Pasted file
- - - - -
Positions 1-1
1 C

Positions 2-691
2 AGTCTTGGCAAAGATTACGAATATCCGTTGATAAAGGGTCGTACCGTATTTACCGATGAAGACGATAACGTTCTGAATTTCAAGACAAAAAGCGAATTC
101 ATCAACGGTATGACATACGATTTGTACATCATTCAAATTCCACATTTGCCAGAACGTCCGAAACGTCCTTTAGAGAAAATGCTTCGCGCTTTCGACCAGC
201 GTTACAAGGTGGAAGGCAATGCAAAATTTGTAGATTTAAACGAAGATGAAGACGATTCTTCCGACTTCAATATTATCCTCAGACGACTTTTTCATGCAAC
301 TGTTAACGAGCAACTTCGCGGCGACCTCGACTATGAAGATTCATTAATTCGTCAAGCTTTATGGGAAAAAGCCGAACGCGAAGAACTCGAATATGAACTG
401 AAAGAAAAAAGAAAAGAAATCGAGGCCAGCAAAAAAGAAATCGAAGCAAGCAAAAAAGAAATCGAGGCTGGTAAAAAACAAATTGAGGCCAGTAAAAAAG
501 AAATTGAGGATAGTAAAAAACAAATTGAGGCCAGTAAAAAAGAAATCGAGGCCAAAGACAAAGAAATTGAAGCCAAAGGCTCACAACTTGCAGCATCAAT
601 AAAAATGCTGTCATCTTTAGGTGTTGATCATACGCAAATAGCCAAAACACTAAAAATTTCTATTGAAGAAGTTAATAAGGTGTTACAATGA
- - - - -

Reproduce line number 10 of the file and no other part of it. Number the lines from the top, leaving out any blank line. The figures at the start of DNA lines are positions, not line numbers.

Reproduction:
601 AAAAATGCTGTCATCTTTAGGTGTTGATCATACGCAAATAGCCAAAACACTAAAAATTTCTATTGAAGAAGTTAATAAGGTGTTACAATGA